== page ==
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Uncovering the unmet needs of patients

At Takeda, there is a role called a Medical Science Liaison (MSL), a job that involves listening to doctors who see patients on a daily basis and paving the way to better treatments for symptoms that are not addressed by current medicines.

Opening our eyes to signs of suffering
You may or may not have heard of a Medical Science Liaison (MSL). Although Takeda is a pharmaceutical company, an MSL is not actually involved in the development or promotion of medicines. Instead, the job involves listening to doctors and uncovering medical needs that have yet to be recognized; these are often referred to as unmet medical needs.

Based on our expert knowledge of medicine and pharmaceutical science, an MSL holds daily discussions with doctors and seeks to discover such unmet medical needs. This may lead to a thesis or a new medicine, but our real aim is to find, as quickly as possible, previously unknown illnesses or patients who are suffering. It’s our strong desire not to abandon a single person who is suffering from, or troubled by, an illness, and with our deep knowledge of pharmaceutical science, I feel that an MSL truly embodies this idea.

I was appointed to this role four years ago and am now in a managerial position. I originally joined Takeda as a researcher and went on to write my thesis and obtain a doctorate degree. Although I was happy with how my career was going, when I heard about the job of an MSL while studying in the USA, I got so excited I could hardly sleep. The idea of being a specialist who holds discussions with doctors on an equal footing really appealed to me, and so later, I successfully applied for the position and was transferred to my current department.

Playing the role of the patient in meetings
At Takeda, one of our core values is Patient First: always considering first and foremost the benefit to the patient. However, it is the doctor who comes into direct contact with them, meaning that in reality, it can be difficult to get a feel for how patients are suffering. For this reason, in our meetings, we assign one of the discussion participants to play the role of ‘Voice of the Patient,’ in which they take on the persona of a patient and provide comments from that standpoint.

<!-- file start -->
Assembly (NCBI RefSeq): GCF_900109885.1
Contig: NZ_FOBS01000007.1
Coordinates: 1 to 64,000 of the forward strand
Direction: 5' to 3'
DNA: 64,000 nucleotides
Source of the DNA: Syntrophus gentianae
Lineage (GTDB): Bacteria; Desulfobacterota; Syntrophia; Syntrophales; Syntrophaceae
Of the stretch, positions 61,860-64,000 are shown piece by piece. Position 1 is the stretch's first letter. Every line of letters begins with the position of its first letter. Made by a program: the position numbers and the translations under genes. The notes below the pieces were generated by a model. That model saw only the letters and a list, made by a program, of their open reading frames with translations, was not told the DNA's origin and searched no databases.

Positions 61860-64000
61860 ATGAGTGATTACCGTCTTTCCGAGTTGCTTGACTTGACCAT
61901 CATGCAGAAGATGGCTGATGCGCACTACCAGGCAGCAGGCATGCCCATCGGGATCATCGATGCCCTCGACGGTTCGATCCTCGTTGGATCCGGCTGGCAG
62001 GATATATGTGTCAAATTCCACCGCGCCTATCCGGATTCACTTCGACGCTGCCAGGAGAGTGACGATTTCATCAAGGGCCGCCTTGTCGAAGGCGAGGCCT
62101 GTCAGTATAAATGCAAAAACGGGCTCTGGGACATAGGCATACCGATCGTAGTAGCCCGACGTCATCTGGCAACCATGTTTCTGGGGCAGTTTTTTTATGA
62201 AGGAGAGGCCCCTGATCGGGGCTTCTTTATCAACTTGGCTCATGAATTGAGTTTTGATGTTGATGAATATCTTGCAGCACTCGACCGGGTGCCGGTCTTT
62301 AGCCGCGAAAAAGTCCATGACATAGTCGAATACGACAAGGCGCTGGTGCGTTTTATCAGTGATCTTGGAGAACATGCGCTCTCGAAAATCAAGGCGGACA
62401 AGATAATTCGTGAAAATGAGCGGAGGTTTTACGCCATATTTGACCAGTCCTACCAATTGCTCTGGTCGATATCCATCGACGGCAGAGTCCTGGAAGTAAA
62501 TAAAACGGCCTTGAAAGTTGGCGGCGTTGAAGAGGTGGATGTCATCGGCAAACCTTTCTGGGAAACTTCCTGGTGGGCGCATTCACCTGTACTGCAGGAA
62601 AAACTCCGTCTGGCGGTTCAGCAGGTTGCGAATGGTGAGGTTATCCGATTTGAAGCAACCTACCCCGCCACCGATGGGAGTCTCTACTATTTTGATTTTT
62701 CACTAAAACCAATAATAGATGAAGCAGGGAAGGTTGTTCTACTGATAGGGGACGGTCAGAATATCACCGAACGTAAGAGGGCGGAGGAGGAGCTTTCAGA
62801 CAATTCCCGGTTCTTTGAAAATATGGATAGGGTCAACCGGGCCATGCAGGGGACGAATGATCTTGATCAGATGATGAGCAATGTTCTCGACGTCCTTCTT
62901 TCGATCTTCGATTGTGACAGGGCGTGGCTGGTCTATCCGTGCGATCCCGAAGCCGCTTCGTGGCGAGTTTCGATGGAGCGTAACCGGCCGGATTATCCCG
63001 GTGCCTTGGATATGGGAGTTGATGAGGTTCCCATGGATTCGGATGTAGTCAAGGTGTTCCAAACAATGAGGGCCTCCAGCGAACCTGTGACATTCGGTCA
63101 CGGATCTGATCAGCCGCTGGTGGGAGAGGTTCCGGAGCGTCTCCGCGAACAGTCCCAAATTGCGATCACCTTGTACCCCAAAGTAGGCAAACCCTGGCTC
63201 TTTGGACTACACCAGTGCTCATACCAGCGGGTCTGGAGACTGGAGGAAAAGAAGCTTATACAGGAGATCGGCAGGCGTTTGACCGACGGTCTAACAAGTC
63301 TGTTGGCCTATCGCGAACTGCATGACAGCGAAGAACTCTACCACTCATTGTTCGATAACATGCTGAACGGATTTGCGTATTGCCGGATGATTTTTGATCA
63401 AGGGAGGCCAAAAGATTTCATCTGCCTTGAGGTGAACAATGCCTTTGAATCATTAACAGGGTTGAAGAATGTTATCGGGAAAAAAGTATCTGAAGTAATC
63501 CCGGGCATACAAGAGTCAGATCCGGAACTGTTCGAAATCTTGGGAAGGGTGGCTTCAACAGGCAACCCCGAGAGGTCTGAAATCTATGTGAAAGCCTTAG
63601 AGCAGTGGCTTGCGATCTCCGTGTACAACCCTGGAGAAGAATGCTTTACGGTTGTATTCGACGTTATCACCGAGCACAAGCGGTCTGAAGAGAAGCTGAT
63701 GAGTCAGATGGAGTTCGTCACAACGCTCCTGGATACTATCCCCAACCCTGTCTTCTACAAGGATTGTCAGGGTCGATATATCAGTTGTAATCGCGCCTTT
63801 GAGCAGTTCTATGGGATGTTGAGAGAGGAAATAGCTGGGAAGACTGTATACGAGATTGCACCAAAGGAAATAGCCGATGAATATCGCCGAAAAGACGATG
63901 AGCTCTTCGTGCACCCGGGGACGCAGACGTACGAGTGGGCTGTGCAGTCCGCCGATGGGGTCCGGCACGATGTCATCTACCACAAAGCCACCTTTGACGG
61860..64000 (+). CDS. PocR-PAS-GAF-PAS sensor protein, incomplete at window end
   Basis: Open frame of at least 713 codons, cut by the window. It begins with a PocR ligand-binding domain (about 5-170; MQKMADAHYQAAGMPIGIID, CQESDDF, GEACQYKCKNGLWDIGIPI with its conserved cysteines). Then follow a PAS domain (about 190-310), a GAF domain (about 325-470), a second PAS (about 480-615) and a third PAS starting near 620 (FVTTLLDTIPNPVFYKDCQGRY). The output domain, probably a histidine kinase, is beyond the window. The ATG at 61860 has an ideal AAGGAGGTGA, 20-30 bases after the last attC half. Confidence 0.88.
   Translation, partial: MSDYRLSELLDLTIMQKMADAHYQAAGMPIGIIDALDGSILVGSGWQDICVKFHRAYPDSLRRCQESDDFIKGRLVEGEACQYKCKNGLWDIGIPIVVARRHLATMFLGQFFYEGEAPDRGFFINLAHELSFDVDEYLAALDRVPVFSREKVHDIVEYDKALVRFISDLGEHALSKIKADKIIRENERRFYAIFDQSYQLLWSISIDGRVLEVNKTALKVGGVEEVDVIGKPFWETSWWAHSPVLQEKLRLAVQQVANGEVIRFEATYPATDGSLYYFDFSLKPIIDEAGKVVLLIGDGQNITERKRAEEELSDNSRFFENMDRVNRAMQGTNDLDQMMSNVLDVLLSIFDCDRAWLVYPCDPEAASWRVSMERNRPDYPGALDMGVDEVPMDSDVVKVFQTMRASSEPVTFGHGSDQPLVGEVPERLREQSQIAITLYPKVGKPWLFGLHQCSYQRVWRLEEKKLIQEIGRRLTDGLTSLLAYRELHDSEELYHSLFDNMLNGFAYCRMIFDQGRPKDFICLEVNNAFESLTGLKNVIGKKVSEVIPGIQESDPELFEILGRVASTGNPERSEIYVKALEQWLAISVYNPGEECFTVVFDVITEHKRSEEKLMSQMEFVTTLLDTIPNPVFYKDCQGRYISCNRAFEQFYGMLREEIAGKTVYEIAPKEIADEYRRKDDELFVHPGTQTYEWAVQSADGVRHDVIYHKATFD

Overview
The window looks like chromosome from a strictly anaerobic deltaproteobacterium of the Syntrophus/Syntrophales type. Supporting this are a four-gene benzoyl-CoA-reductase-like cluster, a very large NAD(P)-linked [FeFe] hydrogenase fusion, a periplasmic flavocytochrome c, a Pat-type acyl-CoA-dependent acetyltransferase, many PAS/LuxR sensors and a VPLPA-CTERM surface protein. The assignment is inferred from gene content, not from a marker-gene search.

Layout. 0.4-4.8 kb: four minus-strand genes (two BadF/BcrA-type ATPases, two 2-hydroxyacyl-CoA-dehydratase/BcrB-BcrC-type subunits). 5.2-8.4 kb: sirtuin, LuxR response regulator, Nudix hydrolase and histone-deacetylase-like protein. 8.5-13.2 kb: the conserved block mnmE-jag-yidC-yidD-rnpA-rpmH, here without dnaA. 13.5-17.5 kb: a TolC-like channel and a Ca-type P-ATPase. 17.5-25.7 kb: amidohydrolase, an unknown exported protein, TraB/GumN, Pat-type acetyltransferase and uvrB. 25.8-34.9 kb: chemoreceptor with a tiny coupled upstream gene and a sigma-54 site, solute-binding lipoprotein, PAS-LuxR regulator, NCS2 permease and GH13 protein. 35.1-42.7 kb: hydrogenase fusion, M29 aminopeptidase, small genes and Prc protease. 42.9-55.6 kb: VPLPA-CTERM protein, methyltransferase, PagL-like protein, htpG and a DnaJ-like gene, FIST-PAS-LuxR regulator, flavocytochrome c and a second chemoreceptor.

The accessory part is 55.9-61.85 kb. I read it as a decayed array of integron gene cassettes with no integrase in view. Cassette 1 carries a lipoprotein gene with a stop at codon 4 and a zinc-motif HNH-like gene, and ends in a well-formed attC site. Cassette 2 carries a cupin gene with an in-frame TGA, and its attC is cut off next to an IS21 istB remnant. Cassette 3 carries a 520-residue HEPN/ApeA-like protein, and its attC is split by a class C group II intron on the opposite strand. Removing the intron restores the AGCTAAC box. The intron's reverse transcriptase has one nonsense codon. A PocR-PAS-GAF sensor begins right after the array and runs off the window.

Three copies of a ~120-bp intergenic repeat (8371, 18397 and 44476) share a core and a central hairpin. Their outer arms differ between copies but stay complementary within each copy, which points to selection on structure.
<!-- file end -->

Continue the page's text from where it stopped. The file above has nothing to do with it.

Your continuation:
In our meetings, there is a natural desire for us to pursue efficiency and prioritize the general needs of 10,000 patients over those of a single individual. When that happens, the person in the ‘Voice of the Patient’ role will speak up, perhaps saying, “I have a problem with that!” We then listen to the voice of that one patient, someone who may have an as-yet-unidentified illness or who may have been left behind by current medical practice. Their comments help remind us of the core mission of an MSL.
I’ve learned that while our day-to-day work is very important, it’s also vital to look at the bigger picture, and with this in mind, I also regularly review the MSL evaluation system. For example, every day, I think about how I can engage doctors in deep discussion; to do this, I might prepare by reading an enormous volume of theses. In this job, it is difficult to know whether such efforts will eventually lead to the discovery of new treatments and answers for unmet medical needs, or when we’ll see signs of success. That’s why it’s important to assess people based on their continuous steady efforts as they deal with matters at hand. I am currently reforming the evaluation system so as to assess processes in the same way that I assess results, that is by the quality of their value rather than the quantity of them.

I have two children, aged five and seven, and my awareness of medicine has changed since becoming a mother. For example, even when I have to give them the usual over-the-counter cold medicine, I’m more conscious now than I used to be of the listed indications and side effects.
When I started taking my children to preschool, they would cry, and I would go to work wondering if I was sacrificing my children for the sake of my career. But the way I see it now is that my children are doing their best, so I should work even harder. I give it my best every day so that when my children ask me what I do, I can answer them with pride.

The words I live by
“Enjoy the rain, delight in the wind.”

There are many barriers on the road to bringing relief to an individual patient. But I face these with a positive frame of mind and overcome them with a spirit of perseverance in all that I do.

Shiho Matsumoto

She worked as a researcher before joining, through in-house recruitment, Takeda’s Medical Affairs department, to which MSL’s belong. She feels that Takeda is very supportive of those who wish to pursue a career with great breadth and depth.